Carl Reid graduated from Stoke-on-Trent College last year with an HND in media studies. He also graduated with "thousands of pounds" of student debt, and poor job prospects in an overcrowded graduate recruitment sector.
At 21-years-old, he returned to his home in Sheffield, moved back in with his parents, and quickly slumped into a vicious circle of job applications and rejection letters.
He had been signing on for about seven months, living on Pounds 39-a-week Job Seekers' Allowance, until the government's New Deal for the young, long-term unemployed was introduced as a pathfinder pilot in Sheffield.
"I had plenty of interviews," he said, "but nothing came of them." He wanted to use his media studies qualification, "perhaps move into TV work", he said, but the jobs he wanted were simply not available.
He was looking for something to make him stand out from legions of hopeful graduates. He noticed an advert in his local paper for a drop-in centre for the unemployed, the Darnall Music Factory. It was offering a range of courses in all aspects of the music industry: sound engineering, music technology, the music industry, and performance. On top of that, it offered employment skills courses for the unemployed, including information technology.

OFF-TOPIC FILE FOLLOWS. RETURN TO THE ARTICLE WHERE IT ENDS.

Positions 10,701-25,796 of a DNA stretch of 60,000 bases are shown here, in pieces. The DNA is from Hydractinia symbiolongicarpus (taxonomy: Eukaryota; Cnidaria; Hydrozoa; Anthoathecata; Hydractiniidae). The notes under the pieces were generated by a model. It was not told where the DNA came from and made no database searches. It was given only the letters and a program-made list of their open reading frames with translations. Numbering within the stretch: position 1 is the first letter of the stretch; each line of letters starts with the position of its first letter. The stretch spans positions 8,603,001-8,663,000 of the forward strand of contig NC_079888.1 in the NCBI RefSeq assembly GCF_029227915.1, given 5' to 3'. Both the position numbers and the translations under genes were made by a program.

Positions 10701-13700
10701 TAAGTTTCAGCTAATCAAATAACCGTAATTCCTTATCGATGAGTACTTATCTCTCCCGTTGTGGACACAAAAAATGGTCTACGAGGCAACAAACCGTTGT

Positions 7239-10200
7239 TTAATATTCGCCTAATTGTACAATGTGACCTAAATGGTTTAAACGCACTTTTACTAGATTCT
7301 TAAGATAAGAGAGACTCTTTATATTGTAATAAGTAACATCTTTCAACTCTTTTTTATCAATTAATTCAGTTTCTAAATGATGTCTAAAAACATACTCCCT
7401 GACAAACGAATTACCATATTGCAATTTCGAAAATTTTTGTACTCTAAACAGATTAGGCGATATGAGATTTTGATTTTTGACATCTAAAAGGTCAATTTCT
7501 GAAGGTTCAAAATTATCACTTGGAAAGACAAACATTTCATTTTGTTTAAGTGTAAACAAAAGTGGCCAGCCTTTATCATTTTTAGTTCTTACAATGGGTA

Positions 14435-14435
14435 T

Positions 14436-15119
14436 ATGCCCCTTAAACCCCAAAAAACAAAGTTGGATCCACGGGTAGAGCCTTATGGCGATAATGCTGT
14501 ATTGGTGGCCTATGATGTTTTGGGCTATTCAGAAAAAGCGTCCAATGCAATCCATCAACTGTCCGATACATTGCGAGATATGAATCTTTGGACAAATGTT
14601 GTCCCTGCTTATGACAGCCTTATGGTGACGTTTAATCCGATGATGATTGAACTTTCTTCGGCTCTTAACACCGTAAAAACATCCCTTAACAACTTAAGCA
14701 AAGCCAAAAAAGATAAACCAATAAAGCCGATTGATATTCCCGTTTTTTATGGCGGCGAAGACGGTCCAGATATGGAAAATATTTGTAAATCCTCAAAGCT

"Music was one of the areas of media I didn't cover in my HND," said Mr Reid. "It seemed to be the perfect complement to the qualification I already had."
But at the time, further education was out - under the rules of the Job Seekers' allowance, study for more than 16 hours a week would cost him his benefit.
But under the New Deal, his options changed. Three months ago, Mr Reed was called in to his local job centre to meet his new Employment Service mentor.
He was reluctant to take up one of the subsidised full-time jobs because he feared it would render his HND worthless and steer him into a non-media job. So he told his mentor about the Darnall Music Factory.
Luckily the factory was affiliated to Sheffield College, which had won the contract from Sheffield Employment Service to provide the education and training options of the New Deal. He was immediately signed up to its introduction to the music industry course, an open college accredited course equivalent to a level-one NVQ. "I feel I've got new hope," he said. "I've got six months to complete the basic course, and the factory has got excellent contacts with the industry."
Next week, as part of his course, Carl is helping to organise and promote a dance night at the local community centre. He now wants to be a disc jockey.
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